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Noriega's Troops Seize Foes in Panama Raid : Opposition Figures Are Rounded Up, Clubbed; Several American Journalists Detained by Police

March 29, 1988|DAN WILLIAMS | Times Staff Writer

PANAMA CITY — Troops and plainclothes agents under the command of Gen. Manuel A. Noriega, staging a surprise raid Monday on a major hotel, detained and in some cases beat more than a dozen leaders and members of the anti-Noriega Civic Crusade as well as about 15 employees of U.S. news organizations.

After blocking the driveway entrances to the Marriott Cesar Park Hotel, troops in white police vans repeatedly struck many of those detained with rubber truncheons and wooden nightsticks, witnesses said.

Later, they cut telephone communications from the luxury hotel on the city's waterfront, where the crusade maintains an information office and where dozens of foreign journalists have stayed during the recent political crisis.

Among those seized were Roberto Aleman, Alberto Aleman and Carlos Gonzalez de la Lastra, all prominent leaders of the crusade, a coalition of about 200 business, professional and trade organizations that has spearheaded opposition to Noriega during the past nine months. Crusade members have led an 8-day strike that has shut most industry and commerce in Panama City.

As the soldiers and agents stormed the lobby of the 391-room hotel at sundown, panicked guests were ordered upstairs to their rooms. Some guests, frightened by the troops' sudden appearance, wept as they were herded into elevators.

Several crusade members were reported to be in hiding on various floors of the 15-story Marriott. Meanwhile, according to hotel personnel, plainclothes agents requested the master key to search through rooms of reporters.

Among the journalists detained were three Americans, one of whom was beaten and hospitalized, witnesses said.

They said CBS cameraman Ignacio Medrano, a U.S. citizen, was beaten on the back with a truncheon and later was X-rayed in the military wing of Santo Tomas Hospital. Medrano was reported able to walk but was having difficulty breathing. It was not clear when he would be released from the hospital.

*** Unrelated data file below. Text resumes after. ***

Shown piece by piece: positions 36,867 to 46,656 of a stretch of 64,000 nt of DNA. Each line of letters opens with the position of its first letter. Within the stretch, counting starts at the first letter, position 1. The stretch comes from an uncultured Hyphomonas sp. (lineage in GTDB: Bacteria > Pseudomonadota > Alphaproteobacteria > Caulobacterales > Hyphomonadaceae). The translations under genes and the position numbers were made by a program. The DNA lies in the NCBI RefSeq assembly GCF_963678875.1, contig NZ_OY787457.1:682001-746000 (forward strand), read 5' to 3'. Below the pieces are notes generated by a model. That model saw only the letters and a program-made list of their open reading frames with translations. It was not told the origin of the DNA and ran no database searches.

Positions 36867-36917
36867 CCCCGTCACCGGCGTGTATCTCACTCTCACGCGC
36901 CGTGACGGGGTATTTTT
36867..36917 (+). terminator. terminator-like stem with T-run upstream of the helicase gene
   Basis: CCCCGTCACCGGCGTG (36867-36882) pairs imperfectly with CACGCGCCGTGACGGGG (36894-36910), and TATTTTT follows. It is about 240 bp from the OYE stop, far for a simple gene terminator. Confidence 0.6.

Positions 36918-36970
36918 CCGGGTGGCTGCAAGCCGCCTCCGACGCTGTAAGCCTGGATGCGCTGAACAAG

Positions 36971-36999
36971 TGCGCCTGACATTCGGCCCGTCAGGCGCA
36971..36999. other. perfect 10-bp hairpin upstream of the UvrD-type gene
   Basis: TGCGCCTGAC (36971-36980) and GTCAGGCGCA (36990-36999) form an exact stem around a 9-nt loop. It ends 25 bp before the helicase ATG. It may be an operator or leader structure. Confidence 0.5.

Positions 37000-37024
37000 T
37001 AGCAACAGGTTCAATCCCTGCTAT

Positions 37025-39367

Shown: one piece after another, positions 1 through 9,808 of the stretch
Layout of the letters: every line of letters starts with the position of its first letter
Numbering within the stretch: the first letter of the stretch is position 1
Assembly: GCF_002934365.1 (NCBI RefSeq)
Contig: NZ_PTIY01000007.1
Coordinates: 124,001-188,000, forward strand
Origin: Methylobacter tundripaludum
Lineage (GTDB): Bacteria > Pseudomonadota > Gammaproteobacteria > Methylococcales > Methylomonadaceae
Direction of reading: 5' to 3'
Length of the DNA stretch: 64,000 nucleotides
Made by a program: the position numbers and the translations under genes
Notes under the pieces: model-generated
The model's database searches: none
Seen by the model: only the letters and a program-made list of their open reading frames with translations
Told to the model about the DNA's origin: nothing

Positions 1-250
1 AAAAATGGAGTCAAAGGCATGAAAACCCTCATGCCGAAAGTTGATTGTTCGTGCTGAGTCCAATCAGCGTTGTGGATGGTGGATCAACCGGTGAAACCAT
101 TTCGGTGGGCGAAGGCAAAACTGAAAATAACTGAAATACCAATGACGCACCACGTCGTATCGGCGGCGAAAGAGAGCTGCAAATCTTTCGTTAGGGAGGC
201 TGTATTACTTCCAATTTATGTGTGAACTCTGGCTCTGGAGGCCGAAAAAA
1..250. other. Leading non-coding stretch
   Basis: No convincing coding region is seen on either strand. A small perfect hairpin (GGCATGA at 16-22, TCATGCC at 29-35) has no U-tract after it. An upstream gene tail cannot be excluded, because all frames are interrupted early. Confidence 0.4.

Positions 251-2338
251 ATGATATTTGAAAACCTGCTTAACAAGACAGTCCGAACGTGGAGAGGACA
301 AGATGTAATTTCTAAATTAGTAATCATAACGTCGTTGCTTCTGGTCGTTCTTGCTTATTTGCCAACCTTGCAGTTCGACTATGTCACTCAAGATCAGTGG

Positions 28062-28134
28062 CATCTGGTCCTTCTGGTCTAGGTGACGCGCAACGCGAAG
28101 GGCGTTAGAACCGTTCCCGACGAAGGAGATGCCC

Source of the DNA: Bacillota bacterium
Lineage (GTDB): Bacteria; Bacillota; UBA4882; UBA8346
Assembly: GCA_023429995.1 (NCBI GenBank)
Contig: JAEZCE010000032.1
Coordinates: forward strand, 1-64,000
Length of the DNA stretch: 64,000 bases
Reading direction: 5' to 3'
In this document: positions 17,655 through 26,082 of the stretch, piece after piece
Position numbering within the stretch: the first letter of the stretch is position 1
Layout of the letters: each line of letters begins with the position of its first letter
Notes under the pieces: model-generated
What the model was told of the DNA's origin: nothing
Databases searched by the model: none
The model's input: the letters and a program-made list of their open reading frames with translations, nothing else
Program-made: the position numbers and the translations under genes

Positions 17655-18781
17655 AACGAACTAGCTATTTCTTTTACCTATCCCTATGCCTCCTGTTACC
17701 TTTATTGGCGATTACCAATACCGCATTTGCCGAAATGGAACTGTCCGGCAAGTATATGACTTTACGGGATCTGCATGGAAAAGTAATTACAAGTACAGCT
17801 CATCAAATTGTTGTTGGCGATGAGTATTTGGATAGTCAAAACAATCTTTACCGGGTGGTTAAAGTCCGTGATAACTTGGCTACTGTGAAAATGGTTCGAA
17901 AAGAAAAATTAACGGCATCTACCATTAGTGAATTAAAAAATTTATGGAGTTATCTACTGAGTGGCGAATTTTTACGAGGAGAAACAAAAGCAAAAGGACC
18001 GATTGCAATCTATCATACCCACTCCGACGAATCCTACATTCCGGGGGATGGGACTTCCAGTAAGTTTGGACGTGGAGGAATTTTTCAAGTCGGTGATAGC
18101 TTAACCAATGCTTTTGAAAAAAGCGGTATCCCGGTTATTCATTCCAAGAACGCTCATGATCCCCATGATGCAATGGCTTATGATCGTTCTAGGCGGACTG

CBS sound technician Alejandro Carbonell, a Panamanian, was detained, but employees at CBS said they had no information on his whereabouts.

Another television journalist, Carl Hersh of ABC, was also hospitalized with unspecified injuries. A Panamanian employed by ABC News was detained, as were two American photojournalists, J. B. Diedrich and Tom Hailey.

A total of seven Panamanians working for NBC News were detained and released. Two Mexican citizens with NBC were beaten; one of them, Domingo Rex, was hospitalized with a broken nose, while the other, Alfredo Gudino, was beaten, kicked, detained and released, witnesses said.

NBC spokesmen said plainclothes agents took from the network's suite on the 15th floor of the Marriott portable radios, flak jackets and gas masks used by NBC crew members to protect themselves during street demonstrations. The other networks reported tapes and written material seized from their offices at the hotel.

One eyewitness told The Times that a melee broke out as the plainclothesmen entered the hotel shortly before 6 p.m. The 20 plainclothes agents, some carrying Uzi submachine guns and others pistols and rubber hoses, fought off efforts of a single hotel security guard to block their way, said Raymundo Riva Palacios, a reporter with the influential Mexican newspaper Excelsior.

'Swinging a Metal Rod'

"Television cameramen came to the scene and plainclothesmen began swinging a metal rod at them," Riva said. Another scuffle broke out at the lobby elevators between television cameramen and the plainclothesmen, who had by then been joined by uniformed soldiers, Riva recalled. The plainclothesmen were making their way to the mezzanine floor, where the Civic Crusade maintains a small office containing a telephone and a copy machine.

The crusade was planning to hold a press conference when the raid began.

Crusade members on the mezzanine scurried about in confusion. Meanwhile, police rounded up several who had fled to the 14th floor, where some were renting rooms, Riva said.

At the driveway entrances, uniformed soldiers shoved detained crusade members into vans and whacked them on the lower legs to force them to their knees.

Plainclothes agents under military command are known here as "paramilitaries" and are generally part of the intelligence branch of the Panamanian Armed Forces.

The raid marked the first apparent roundup of Civic Crusade members this year. Last October, more than 30 crusade members were rounded up and later released. Some have gone into exile, while others have returned to Panama.

In the government-owned newspaper Monday, an anonymous editorial warned that under the law, anyone who takes the part of a foreign state in trying to threaten the independence of Panama "will be punished with 15 to 20 years in prison."

Government Accusations

It was not known whether crusade leaders elsewhere in the city were arrested. The government has accused them all of being tools of U.S. policy designed to bring down Noriega.

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